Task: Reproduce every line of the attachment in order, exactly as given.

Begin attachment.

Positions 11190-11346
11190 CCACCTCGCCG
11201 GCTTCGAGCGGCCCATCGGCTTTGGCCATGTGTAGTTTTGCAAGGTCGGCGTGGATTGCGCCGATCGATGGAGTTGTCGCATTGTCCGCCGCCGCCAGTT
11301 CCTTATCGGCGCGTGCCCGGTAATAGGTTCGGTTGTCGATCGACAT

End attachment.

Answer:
Positions 11190-11346
11190 CCACCTCGCCG
11201 GCTTCGAGCGGCCCATCGGCTTTGGCCATGTGTAGTTTTGCAAGGTCGGCGTGGATTGCGCCGATCGATGGAGTTGTCGCATTGTCCGCCGCCGCCAGTT
11301 CCTTATCGGCGCGTGCCCGGTAATAGGTTCGGTTGTCGATCGACAT